Mom 2This week, after two months in the facility’s therapy room, the physical therapists helped her into a standing position. I’ve attached pictures of the sequence. Here is light. Their goal is to get her to stand just enough to, with assistance, help with her toileting. It’s a hard thing: no one wants to think about that, certainly not in a blog about light, but here it is. Toileting is a matrix—who knew? It’s not just about safety and hygiene. It’s integrity, mind-body connection, physical and psychological strength, interaction, and if she can help with it, it’s so much easier on the nurses. That singular and simple goal has light around it.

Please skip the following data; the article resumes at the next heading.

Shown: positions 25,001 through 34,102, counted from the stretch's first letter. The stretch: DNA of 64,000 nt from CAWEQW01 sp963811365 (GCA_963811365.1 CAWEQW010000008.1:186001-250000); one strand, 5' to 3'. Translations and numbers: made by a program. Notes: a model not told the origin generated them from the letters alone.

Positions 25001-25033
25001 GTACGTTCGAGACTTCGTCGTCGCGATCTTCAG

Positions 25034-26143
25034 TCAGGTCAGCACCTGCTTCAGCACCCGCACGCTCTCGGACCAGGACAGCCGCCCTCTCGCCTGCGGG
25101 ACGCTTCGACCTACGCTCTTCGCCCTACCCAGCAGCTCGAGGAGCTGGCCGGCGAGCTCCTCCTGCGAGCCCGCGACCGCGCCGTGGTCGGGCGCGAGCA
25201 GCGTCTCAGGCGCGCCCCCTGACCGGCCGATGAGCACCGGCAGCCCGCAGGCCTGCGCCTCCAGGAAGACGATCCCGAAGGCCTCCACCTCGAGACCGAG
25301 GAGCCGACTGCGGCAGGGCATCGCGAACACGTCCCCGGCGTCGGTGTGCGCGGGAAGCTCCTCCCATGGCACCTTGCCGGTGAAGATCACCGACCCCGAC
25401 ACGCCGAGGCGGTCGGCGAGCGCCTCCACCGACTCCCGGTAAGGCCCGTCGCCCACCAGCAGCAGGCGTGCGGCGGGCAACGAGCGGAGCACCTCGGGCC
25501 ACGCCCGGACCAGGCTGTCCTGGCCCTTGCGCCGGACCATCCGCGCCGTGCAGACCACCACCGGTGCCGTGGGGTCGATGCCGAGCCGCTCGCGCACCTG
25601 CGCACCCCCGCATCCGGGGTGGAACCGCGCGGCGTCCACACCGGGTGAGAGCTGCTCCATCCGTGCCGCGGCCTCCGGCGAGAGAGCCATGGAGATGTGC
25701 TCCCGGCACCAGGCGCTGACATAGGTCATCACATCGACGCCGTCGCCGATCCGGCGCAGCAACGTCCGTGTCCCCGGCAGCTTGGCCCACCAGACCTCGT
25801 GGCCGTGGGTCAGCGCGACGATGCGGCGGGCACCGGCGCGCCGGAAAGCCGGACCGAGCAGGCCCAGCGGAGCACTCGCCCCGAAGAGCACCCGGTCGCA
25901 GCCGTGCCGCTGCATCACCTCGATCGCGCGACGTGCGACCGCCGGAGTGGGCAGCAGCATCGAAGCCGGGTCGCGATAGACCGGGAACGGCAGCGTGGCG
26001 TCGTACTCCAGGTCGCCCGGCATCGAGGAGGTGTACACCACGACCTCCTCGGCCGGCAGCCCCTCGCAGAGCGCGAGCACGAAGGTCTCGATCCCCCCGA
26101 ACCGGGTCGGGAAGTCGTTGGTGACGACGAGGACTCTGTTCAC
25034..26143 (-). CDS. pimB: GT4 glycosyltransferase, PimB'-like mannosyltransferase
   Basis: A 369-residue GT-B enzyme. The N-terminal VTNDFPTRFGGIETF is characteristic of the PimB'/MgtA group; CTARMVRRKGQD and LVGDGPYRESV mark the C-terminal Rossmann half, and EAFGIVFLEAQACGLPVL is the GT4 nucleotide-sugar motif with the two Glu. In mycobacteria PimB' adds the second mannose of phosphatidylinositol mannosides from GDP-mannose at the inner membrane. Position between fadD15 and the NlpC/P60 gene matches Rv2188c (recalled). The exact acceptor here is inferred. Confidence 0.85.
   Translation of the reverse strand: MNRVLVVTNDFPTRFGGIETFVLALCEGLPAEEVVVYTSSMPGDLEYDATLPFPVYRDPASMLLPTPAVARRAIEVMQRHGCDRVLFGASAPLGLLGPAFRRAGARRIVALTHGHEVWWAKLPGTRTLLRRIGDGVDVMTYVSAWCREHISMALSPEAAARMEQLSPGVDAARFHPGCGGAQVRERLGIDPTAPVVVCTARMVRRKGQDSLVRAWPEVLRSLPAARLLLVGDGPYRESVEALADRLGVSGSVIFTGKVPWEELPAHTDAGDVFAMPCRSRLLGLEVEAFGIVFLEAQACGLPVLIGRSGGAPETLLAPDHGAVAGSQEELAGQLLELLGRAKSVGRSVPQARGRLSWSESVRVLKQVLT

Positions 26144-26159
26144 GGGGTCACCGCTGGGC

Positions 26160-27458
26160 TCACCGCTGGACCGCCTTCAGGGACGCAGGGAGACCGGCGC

So I stay present but on high alert. And I file away. This is also contradiction. My mother seems to know. She’ll look up from her favorite snack, Lay’s potato chips, and as she scatters chipflecks on her shirt, she’ll tease, “You’re the one who says, remember this and remember that.” Crunch crunch. She loves salt. She tells me stories she has told no one else—though she has told others different things. How does she choose? She lets me see her cry sometimes; tells me how much she misses my dad. She has let go of her anger toward me for many (not all) the stupid things I have done. We have finally become friends. This is light.